I’ve been meaning to write about the First Time Solo book tour since I got back to Japan a couple of weeks ago but a number of things prevented me from work, through editing a new book (more on which later this week) to not having a computer anymore. Now, however, I have a shiny new Mac Air and a bit of time, so here it is, a highlights package of four weeks travelling, reading and drinking.
Stage One: Aberdeen
Flying in to Aberdeen is always uplifting for me. Not only does it mark the end of 24 hours of travelling and the last of three flights, but banking in over the coast and undulating fields reminds me how much I miss contours in the landscape. Japan is either perfectly flat or mountainous while Scotland is like an ever active sea. I adore the mountains in Japan, but the ongoing plains broken only by dilapidated buildings gets a bit tiresome.
After a couple of days recovering and catching up with friends and family, the first event was at Waterstones in Aberdeen. A healthy turnout and a healthy few pints beforehand dealt with the nerves and, as the event was skilfully chaired by Freight’s Robbie Guillory, went without a hitch. I have no photos to prove I was there but we sold a good amount of books and the Waterstones staff were wonderful, so thanks to them. Afterwards we trooped to Under The Hammer, an old haunt, to celebrate. Altogether a great start.
Stage Two: Edinburgh
I lost my jacket somewhere along the way and standing in freezing fog on the platform at Stonehaven I began to regret it. Luckily the weather in Edinburgh was warmer (when it wasn’t raining) and I got my first experience of being bored by taxi drivers talking about trams. Minori went shopping and I met a friend for a drink, then spent way too much money in Fopp. How I miss Fopp.
The reading was in Looking Glass Books, a wonderful independent bookshop on the north side of the Meadows. It opened two years ago and it’s been six years since I lived in Edinburgh so it was a new venue to me but a delightful one. Everyone was lovely and I had to stop myself from blowing the rest of my budget on books then and there.
Before the reading I met my agent Judy for a gorgeous lunch at her house and then we both met Adrian from Freight for a meeting about The Future. It went well but at the time of writing this I can’t say why. More when it’s all confirmed.
A pleasing turnout for the reading, this time hosted by Adrian who asked some difficult questions and somehow got me talking about Spike Milligan, which I’d never really intended. A woman taking notes who I didn’t manage to speak to turned out to be from the Edinburgh Reporter and she wrote this article on the event. Thank you.
After we retired to a bar whose name escapes me for drink, chat and old men playing folk music. On the way home we reacquainted ourselves with the delicious Edinburgh chippy sauce and then drank some more. A great night.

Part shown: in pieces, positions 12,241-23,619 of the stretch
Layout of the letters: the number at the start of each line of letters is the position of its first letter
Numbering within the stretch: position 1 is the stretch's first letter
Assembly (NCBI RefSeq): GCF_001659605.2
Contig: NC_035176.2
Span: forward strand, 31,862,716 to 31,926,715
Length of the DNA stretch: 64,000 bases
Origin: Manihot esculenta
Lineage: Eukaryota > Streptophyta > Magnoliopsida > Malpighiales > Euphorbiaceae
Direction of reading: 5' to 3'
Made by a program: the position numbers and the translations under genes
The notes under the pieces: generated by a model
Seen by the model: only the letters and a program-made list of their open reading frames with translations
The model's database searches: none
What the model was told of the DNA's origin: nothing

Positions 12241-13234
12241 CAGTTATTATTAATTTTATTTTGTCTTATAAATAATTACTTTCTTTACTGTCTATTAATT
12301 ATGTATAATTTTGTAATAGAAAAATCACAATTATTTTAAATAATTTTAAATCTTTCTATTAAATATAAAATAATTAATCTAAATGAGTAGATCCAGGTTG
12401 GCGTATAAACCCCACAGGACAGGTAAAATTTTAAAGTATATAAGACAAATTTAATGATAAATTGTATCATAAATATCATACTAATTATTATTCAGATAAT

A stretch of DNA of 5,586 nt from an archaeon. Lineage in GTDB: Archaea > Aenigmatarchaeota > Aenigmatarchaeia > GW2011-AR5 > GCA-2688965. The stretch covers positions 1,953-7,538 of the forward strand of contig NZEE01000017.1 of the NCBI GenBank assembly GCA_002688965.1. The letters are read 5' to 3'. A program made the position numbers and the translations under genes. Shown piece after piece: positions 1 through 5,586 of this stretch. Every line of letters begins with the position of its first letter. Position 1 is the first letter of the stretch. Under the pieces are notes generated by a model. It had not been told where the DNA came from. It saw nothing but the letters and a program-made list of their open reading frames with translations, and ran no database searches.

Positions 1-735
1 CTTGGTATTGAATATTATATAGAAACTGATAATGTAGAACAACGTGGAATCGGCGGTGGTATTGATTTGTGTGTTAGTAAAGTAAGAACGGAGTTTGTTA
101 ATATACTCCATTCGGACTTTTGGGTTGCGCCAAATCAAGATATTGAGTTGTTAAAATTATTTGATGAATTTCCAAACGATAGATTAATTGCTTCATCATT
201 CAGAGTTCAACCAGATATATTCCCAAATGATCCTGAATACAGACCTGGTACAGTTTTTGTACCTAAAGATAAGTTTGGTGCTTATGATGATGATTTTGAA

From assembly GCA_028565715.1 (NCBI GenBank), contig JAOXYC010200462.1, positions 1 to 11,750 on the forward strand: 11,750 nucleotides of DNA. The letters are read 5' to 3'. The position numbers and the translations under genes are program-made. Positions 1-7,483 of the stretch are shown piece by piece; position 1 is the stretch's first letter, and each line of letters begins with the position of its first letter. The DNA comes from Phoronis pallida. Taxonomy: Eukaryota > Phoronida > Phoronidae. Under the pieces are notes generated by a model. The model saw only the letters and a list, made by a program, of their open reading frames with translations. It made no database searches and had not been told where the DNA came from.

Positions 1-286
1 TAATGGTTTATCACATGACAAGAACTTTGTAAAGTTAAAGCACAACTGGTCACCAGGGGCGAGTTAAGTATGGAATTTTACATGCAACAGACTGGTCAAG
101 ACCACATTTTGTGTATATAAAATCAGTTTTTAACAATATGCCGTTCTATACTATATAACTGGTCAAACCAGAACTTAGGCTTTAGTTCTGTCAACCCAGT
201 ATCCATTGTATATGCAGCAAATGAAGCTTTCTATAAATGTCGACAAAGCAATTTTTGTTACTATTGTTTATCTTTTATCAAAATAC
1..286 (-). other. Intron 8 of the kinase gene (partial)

The t-shirt I’m wearing by the way is promoting the Bantuan Coffee Foundation, which was started by my friend Robert Porter. It’s aim is to provide education scholarships and safe houses for the victims of child prostitution in Indonesia, primarily by raising money through the sales of native Kopi Luwak coffee. I am currently editing a book of short stories and art by some of my favourite writers and artists which will be released in November and I’m very excited about it. I’ll post a full announcement with more details later this week. On with the tour.
Stage Three: Manchester
Aberdeen and Edinburgh were both organised and run by Freight, but Manchester was different. A monthly spoken word event, Bad Language, had been kind enough to invite myself and Simon Sylvester to co-headline their May event. In addition to ten excellent open mic readers, Simon and I had 10-15 minutes each on stage. The venue was packed, with people sitting on the stage due to lack of seats and a liberal amount of alcohol brought with it a holiday humour. I read different sections from the previous events, reasoning that the venue and crowd were perfect for the longer, freer jazz sections of the book. It seemed to go well.
Stage Four: Belfast
The day after Manchester my wife flew to Germany to visit friends and I went to Simon’s for the night. Like a pair of idiots we forgot to sign each other’s books but we did play Settlers of Catan which is a great board game. The next day, delicately, I took the train back to Manchester and flew to Belfast, there to meet another old friend, Lisa Keogh. I had an amazing time in Belfast, meeting Lisa’s friends who were all lovely and generous people, and soaking up some the sunshine and vibrant culture. We went to a fascinating exhibition on alternative maps on Ulster (in fact, while looking for a link to it, I just discovered that Lisa and I are now in the exhibition literature:
We also joined an anti-racism march along with 4000 others (according to the BBC reporter I overheard). Belfast I found to be an exciting, youthful and vibrant city, bursting with culture and promise, but it still has it’s dark side and that rose in the week before I was there when First Minister Peter Robinson opened his mouth and let pure effluence flow out. A march was duly organised and we joined in. For more information, you can read Anna Lo’s account here.